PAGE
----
To understand Heaven;

To understand God;

You have to go through Jesus.

He is the way, the truth and the life!

[1] John 14:6

[2] Todd Burpo and Lynn Vincent, Heaven is for Real, Thomas Nelson:2010.

[3] Susan Jacoby, “Heaven is for real and the Immature American Mind,” Washington Post, March 30, 2014.

[4] Acts 7:55-60


The Word that means the world to me

Sermon given on 10 May 2009 by The Rev. Jon Roberts

Good Shepherd Episcopal Church, Venice, Florida

“M” is for the million things she gave me;

“O” means only she is growing old;

“T” is for the tears she shed to save me;

“H” is for her heart as pure as gold;

“E” is for her eyes, with love-light shining;

“R” means right, and right she’ll always be;

Put them all together they spell, “MOTHER”;

A word that means the world to me.[1]


Giving, growing, shedding, holding, loving, correcting;

These are words of action that describe just a few of the attributes of a person who has given their life so that another may live. It just so happens that they are also, often, synonymous with the word “Mother.” This is a day that we celebrate Mothers; giving God our thanks for the habitat of the home for which He has helped them to construct. This is where mothers mean the world to us. As the saying goes, “The home is where the heart is.”[2] It is a place where we are to experience what it means to give and to grow; to shed tears and to hold; to love, and yes, to be corrected. Such comfort and such counsel go hand in hand; but it must be frustrating for the mother, when a child becomes distant and there is a feeling of being powerless. Unable to give comfort or counsel makes a mother grow weary. When a child goes beyond their reach, what then, can the mother do?


There is a true story about a young boy, who did indeed go beyond his mother’s reach. His name was Marvin Goldstein        and he lived with his mother, Blanche, on the fifth story of a New York apartment building in the year 1945.

Living five stories up, he recounts what it must have been like for his mother, during an incident when he was a toddler. He was playing in the sanctuary of their home. His mother was doing something in the next room, when all of a sudden she heard her son scream. She ran into the room right away, looking at the most dreadful sight. Her little boy was holding on to the window sill from the outside. This was in the days when they didn’t have window guards. She ran as fast as she could to save him, but she was too late. She watched him helplessly slip free, and heard his cry sounding more distant with the fall. She said the quickest prayer ever, out loud, “God save him.” And God did just that.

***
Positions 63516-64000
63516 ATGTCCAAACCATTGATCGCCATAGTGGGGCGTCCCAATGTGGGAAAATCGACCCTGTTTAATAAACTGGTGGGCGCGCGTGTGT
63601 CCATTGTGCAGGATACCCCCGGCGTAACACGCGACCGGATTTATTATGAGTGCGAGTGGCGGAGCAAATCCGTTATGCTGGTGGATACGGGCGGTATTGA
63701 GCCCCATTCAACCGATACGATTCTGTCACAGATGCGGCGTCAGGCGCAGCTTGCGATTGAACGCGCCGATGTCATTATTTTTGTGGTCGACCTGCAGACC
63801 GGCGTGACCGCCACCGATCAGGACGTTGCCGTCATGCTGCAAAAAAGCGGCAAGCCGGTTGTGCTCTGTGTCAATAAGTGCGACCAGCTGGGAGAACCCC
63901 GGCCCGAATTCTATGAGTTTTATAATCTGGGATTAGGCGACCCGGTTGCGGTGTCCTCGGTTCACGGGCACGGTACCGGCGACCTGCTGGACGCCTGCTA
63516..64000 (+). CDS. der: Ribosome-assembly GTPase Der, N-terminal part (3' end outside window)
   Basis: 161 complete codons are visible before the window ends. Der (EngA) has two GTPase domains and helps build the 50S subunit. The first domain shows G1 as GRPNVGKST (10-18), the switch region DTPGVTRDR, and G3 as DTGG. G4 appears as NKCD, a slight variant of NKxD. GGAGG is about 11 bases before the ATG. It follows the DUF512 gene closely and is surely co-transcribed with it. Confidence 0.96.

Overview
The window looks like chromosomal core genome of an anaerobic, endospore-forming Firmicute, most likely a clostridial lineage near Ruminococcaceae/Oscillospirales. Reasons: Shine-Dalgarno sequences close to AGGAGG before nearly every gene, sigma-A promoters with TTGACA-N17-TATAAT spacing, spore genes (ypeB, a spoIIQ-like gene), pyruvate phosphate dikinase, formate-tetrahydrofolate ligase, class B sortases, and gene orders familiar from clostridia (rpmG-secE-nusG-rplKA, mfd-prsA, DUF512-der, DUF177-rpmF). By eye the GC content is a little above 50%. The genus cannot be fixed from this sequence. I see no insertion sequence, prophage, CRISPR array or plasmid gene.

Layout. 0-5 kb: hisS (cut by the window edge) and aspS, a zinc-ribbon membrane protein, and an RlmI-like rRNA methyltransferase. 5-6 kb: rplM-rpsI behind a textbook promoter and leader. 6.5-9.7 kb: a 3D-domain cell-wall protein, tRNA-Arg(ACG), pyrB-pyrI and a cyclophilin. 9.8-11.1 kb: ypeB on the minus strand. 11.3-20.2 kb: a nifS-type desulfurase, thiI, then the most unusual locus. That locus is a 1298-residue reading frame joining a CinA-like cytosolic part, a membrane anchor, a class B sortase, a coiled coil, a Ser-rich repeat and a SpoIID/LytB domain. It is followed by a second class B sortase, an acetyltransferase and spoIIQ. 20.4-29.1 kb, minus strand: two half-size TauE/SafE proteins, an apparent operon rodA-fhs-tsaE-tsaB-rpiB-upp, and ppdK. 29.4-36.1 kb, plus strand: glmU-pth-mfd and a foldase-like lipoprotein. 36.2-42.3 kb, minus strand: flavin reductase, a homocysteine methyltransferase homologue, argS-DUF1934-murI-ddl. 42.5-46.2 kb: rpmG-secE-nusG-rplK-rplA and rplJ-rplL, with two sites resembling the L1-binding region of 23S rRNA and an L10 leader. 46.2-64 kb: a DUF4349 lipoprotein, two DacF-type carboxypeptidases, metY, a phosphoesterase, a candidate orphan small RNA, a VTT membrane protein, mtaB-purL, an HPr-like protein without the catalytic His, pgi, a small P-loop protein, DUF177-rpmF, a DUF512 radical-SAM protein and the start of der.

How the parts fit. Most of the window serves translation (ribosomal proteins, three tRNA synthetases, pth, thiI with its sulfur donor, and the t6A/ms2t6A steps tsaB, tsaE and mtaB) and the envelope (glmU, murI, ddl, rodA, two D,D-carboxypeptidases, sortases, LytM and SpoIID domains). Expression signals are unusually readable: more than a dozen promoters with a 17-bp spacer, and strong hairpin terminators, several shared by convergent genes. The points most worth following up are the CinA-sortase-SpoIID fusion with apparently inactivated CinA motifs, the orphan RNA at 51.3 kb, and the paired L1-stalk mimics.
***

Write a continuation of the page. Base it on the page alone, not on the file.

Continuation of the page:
He did it through a man named Sal Mauriello. Sal was a barber and had left early to go home that day. He was directly under the toddler who fell out the window. He watched when the boy let go,

and falling down, directly towards him. Some say it was the perfect catch. He had the good presence of mind to take the coat

that was tossed over his shoulder, and made it into something like a safety net. When he caught Marvin, the miracle was that the boy only fractured his nose. Rushing down as fast as she could, Blanche took hold of her son,      inspecting him from head to toe. Then she wrapped her arms around Sal and kissed him.[3] From that point on, Marvin was known as, “Blanche’s son who fell out the window.” But together, both Blanche and Marvin would refer to the word, “Sal”, as the word that meant the world to them.


So what is it? What word is it that truly means the world to us as Christians? That gives us comfort and counsel? That reminds us of our true home where the heart is. Could it be the name of the one who told us He is, “the way, the truth, and the life?”


“C” is for that He caught me;

“H” means only, He wants to hold;

“R” is for His rising up to save me;

“I” is for His infinite love as pure as gold;

“S” is for His saving grace, with love-light shining;

“T” means truth, and true He’ll always be;

Put them all together they spell, “Christ”;

A word that means the world to us.[4]

The hardest thing for a mother, must be letting go. But what comfort and counsel she has to offer,           when she prays to God

on behalf of her child, knowing full well, Jesus is there to catch them when they fall. On this day, for those of us who have slipped out the window, and Mother’s alike who had to watch, Christ means the world to us, because He told us, He is the way, the truth and the life, and he is there to catch the world;[5]  The world that means everything to Him.


[1] Howard Johnson, 1887-1941, song lyricist.

[2] Pliny the Elder, 24-79AD.

[3] NPR, “A Toddler, an Open Window, and an Amazing Catch,” April 24, 2009.

[4] The Rev. Jon Roberts, 2009.

[5] John 14:1-14

© 2012. Black & White Chi Rho Ministries